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'Twas the night before Christmas, and across the North Pole
The war against Xmas was taking its toll
But the words "Happy holidays" weren't what broke Santa's heart
'Twas the warming that had set the Pole cracking apart

In the face of the crisis, Santa gathered his team
His beard soaked with sweat and his forehead agleam.
“Now Dasher, now Dancer, now Prancer and Blitzen,
We don’t have all day, and this heat has me schvitzin’.

“I’m beloved worldwide for my rotund good cheer
But you’ve probably noticed it’s been a tough year.
And I’m now in no mood for stockings and holly
Climate change has me feeling not the slightest bit jolly.

“As most of you know, my workshop’s foundation
Is built on sea ice in a secluded location
For years our toy workshop was solid, secure
But as the ice melts, I’m no longer so sure!

“For the ice pack this summer was the smallest it’s been
Since human-built satellites came on the scene
And if projections are right — and we’ve no reason to doubt —
In a matter of years we will have to move out.” 

“Move out?!” cried Mrs. Claus. “But where would we go?”
“To the South Pole,” said Santa, “where I hear there’s still snow.”
The reindeer all shuddered, their knobby knees weak
And a single moist tear slid down an elf’s cheek.

“It gets worse,” Santa pressed, his deep voice grown thin,
“As the ice disappears, Big Oil moves in.
Shell’s been trying all year to dig in their drills
Off the coast of Alaska, regardless of spills.”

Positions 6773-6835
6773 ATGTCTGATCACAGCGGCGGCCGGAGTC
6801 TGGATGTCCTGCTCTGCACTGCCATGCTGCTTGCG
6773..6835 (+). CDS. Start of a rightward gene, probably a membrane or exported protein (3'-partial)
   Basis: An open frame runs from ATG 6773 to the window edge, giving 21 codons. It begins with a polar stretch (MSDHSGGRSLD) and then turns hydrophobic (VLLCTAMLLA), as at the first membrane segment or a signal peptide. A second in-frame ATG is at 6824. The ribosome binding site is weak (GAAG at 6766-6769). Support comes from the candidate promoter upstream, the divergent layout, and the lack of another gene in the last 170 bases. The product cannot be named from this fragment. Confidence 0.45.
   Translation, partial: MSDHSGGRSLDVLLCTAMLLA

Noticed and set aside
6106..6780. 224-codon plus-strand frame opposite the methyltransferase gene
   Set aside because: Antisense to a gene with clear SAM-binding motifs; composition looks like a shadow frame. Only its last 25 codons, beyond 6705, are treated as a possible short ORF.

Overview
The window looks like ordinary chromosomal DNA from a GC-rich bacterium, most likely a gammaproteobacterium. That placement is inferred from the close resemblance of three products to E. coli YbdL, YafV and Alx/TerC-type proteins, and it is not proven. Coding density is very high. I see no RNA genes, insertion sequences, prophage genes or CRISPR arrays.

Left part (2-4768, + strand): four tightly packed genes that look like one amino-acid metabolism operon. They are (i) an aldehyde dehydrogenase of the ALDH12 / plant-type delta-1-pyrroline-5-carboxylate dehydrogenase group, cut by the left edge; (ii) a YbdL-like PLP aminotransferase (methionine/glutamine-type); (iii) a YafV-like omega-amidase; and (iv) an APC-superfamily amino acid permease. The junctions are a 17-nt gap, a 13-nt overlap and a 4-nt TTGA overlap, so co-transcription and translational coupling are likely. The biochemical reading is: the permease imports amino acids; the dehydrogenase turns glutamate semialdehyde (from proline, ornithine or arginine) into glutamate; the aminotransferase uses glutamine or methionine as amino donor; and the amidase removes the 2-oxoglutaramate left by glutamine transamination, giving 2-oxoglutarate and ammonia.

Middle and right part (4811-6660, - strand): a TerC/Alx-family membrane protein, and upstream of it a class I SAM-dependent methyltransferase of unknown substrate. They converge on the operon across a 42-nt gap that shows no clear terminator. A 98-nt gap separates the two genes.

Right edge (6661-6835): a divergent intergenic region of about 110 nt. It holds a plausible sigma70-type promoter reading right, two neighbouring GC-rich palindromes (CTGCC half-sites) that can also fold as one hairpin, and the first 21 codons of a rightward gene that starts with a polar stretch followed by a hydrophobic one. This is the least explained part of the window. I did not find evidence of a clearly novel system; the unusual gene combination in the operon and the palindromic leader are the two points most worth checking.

“If they spill,” asked an elf, “can’t they clean up their mess?”
"Not likely,” barked Santa, now clearly distressed.
Their barges don’t work, and their great big Plan B,
Relies on skimmers and booms that once failed BP.

“So don’t be surprised if somewhere down the road
Endangered bowhead whales find their Arctic abode
Slimy and slick with an oily sheen
And fat globs of gunk stuck up in their baleen.”

In the silence that followed came a great hacking wheeze:
“Sorry,” coughed Rudolph, “but it’s this foul dirty breeze.
The pollution up here is as gross as it comes
And I can’t drive the sleigh with black grit in my lungs.”

“Is there any hope left?” all the elves wailed together
“Or has Christmas been doomed by this too-balmy weather?
Will carbon dioxide melt what’s left of our ice?
Is everyone naughty? Is nobody nice?” 

“There’s a solution,” said Santa, “though it calls for ambition:
In each dangling stocking, we shall leave a petition,
That children can mail to their congressional rep
Demanding a carbon tax, cap-and-trade, or some similar step.”

Interjected Mrs. Claus: “Don’t you think that’s naïve?
In this age of fiscal cliffs, do you really believe
That a Republican house hell-bent on obstruction
Would allow carbon taxes to enter production?”

“Perhaps not,” Santa said, “but I hope for the best
Even Norquist the Grinch has remarkably blessed
The idea of progressive CO2 legislation
As long as it’s revenue-neutral taxation.

“When I fly over this land, I see climate deniers,
And hundreds of coal plants, fanning their fires
But I also see activists, filled with true zeal
Reminding Americans that global warming is real.”

The elves raised a cheer, and Santa leapt like a bolt
“Forget the sleigh!” yelled St. Nick, “let’s hop in the Volt!”
The deer piled in, the electric car sprung into flight.
“Merry Christmas to all, and KEEP UP THE GOOD FIGHT!”